Ivan Kavanagh’s ‘Son’ (2021): A Mother’s Love Can Be Deadly Movie Review

When I heard that Ivan Kavanagh (read our interview with the director here), the filmmaker behind Tin Can Man (2007 – read our review here), The Canal (2014 – read our review here), and Never Grow Old (2019 – read our review here) had a new project coming out called Son, I was immediately intrigued.


When a young boy contracts a mysterious illness, his mother must decide how far she will go to protect him from terrifying forces in her past.

This was quite the change from the historical aspects of The Canal, about a snuff film from the early 1900s, and Never Grow Old, about an Early American immigrant undertaker being forced to commit nefarious deeds for a local outlaw. Does Son hold a candle to his other films?

Son was written and directed by Ivan Kavanagh. The film stars The Autopsy Of Jane Doe’s Emile Hirsch (read our interview with him here), Andi Matichak (Halloween 2018 – read our review here), Luke David Blumm (The Sinner TV series), and Cranston Johnson (Hap and Leonard TV series). The score was composed by Aza Hand (Game Of Thrones TV series), while Leo Corey Castellano (Into The Dark TV series) created the painful-looking special FX. Rene Bastion (Funny Games 2007), AnneMarie Naughton (The Canal 2014), and Louis Tisné (This Must Be The Place 2011) produced the film.

What Works

My favorite aspect of Kavanagh’s Son is the chemistry and closeness between Laura (Miatichak) and her son, David (Blumm). In a lot of genre films, we’re fully suspending our disbelief over the parent/child relationship. The story tends to focus on either the adults or the kids, and the other is just a set piece or sounding board. In Son, the entire movie revolves around how much a mother loves her child. You can see Laura’s fervent devotion to her boy every time she tucks his hair behind his ears or carries his limp body to the car for the umpteenth time.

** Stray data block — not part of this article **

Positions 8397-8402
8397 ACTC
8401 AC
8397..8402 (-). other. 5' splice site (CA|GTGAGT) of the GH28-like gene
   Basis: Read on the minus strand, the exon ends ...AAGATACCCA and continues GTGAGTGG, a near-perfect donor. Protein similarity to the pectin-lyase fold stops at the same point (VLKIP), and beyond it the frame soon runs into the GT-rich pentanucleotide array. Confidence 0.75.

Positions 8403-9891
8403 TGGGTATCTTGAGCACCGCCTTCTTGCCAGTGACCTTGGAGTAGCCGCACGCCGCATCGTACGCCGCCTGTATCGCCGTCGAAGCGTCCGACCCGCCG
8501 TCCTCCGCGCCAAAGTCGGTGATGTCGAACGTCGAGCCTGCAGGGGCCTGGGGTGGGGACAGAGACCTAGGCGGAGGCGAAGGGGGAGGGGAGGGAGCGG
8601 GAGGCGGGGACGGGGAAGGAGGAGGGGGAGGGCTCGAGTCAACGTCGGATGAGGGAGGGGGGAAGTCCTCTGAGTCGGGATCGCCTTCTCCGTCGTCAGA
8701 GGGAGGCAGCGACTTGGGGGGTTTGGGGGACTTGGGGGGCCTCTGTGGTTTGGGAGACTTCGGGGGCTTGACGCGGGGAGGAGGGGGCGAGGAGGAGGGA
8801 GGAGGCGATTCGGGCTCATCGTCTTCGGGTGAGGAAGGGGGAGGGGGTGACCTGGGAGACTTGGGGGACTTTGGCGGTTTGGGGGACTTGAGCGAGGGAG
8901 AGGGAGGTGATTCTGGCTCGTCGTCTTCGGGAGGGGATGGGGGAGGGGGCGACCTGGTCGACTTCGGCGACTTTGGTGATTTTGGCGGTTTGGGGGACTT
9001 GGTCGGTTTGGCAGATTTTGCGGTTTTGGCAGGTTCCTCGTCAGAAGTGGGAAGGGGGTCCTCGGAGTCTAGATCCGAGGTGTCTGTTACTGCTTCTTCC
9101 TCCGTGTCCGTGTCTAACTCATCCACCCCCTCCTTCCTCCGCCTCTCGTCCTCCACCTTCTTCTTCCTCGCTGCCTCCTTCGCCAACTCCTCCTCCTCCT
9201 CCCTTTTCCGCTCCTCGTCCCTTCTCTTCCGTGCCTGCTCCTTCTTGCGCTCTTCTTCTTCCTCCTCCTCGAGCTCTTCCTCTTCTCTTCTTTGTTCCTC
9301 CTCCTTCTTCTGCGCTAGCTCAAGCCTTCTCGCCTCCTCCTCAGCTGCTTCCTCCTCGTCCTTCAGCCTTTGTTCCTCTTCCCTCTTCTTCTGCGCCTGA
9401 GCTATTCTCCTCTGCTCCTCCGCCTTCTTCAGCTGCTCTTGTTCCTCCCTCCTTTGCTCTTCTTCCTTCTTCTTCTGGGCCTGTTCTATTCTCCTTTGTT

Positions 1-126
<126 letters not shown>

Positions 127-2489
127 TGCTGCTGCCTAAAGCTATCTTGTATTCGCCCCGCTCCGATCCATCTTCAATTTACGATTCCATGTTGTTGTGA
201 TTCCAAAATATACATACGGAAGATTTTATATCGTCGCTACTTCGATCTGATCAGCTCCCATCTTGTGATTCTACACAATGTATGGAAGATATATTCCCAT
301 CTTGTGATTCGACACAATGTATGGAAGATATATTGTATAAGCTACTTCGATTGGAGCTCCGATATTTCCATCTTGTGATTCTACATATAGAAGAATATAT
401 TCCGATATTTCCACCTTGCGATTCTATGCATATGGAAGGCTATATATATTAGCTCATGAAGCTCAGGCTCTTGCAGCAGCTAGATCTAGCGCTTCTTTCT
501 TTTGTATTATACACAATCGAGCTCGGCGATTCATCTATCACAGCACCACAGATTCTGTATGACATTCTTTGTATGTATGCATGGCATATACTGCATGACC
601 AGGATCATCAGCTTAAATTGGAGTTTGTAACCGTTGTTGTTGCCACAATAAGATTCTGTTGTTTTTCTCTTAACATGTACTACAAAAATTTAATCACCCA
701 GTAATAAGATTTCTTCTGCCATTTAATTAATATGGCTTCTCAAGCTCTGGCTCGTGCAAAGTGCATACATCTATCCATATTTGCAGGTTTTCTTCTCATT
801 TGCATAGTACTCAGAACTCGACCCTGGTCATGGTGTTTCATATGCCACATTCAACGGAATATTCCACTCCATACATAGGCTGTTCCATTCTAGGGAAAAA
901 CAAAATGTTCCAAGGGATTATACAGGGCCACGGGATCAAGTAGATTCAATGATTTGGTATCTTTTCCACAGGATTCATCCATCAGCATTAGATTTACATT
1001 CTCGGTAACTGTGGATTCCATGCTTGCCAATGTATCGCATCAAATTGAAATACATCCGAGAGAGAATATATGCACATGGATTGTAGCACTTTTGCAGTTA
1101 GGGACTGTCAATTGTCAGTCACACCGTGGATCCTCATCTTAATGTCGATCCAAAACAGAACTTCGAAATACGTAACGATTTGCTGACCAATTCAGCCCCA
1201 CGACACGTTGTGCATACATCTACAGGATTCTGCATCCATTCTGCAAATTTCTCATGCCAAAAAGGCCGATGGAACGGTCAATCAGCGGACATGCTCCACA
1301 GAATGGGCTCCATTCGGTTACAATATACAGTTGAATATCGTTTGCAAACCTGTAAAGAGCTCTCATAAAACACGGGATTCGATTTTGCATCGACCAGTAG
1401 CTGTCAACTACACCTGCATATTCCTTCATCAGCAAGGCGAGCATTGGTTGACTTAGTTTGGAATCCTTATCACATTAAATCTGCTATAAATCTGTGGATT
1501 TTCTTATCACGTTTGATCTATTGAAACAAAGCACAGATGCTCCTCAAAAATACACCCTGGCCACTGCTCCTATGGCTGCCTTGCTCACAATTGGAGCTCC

While, at the same time, David is just a regular kid. He asks goofy questions like, “If you had 8 arms, would you hide them under your shirt or let everyone see them?”  and talks about apples being the candy of the forest like any other 8-year-old, one you find yourself caring for as the film goes on. He’s not Damian… he’s just a regular kid. Which poses the question: if Laura is the only person who sees what her son is becoming, is it possible that it’s all happening in her head?

Luke David Blumm, Son
Luke David Blumm in Son

Special FX artist Leo Corey Castellano does a fantastic job with the special FX. Each bruise and hemorrhage that mottles the boy’s body look like true injuries. Bodies drop, and the gore is plentiful. I also love all of the eerie shots of the Kansas wasteland, from the wind blowing siding across Mrs. Naegle’s (Kristine Nielson) front yard to the torn American flags at Jimmy’s (Blaine Maye) front door to the mold-encrusted fronts of rundown motels. There’s also this gorgeous scene of Laura sitting in a bed in her childhood home in between two curtains that show just a peek of sunlight through them. Absolutely stunning.

I’ve got to say, it is quite refreshing to see Emile Hirsch play a rather downplayed police detective who’s determined to believe Laura, no matter how crazy she sounds. He’s not a hero, he’s not a tortured soul, and he’s not a killer. He’s just a regular guy who doesn’t always seems to know what he’s doing.

What Doesn’t Work

Son is a great film, but it’s slightly predictable. Maybe I’ve just seen too many horror movies, but I knew where this film was going from the synopsis alone. Not to say that it isn’t a fun ride to take. It’s all about the trip, not the destination.

Emile Hirsch, Andi Matichak, Son
Emile Hirsch and Andi Matichak in Son

Final Thoughts

Son is a tense thrill ride that explodes with a mother’s love for her son. Whether what she sees is real or not, Laura will do whatever it takes to protect her child from any impending danger. There’s plenty of blood and special FX to gross out most horror fans, and the chemistry between Andi Matichak and Luke David Blumm is tangible. Be sure to check this one out when it releases on March 5, 2021.

About Tracy Allen

As the co-owner and Editor-in-Chief of PopHorror.com, Tracy has learned a lot about independent horror films and the people who love them. Now an approved critic for Rotten Tomatoes, she hopes the masses will follow her reviews back to PopHorror and learn more about the creativity and uniqueness of indie horror movies.

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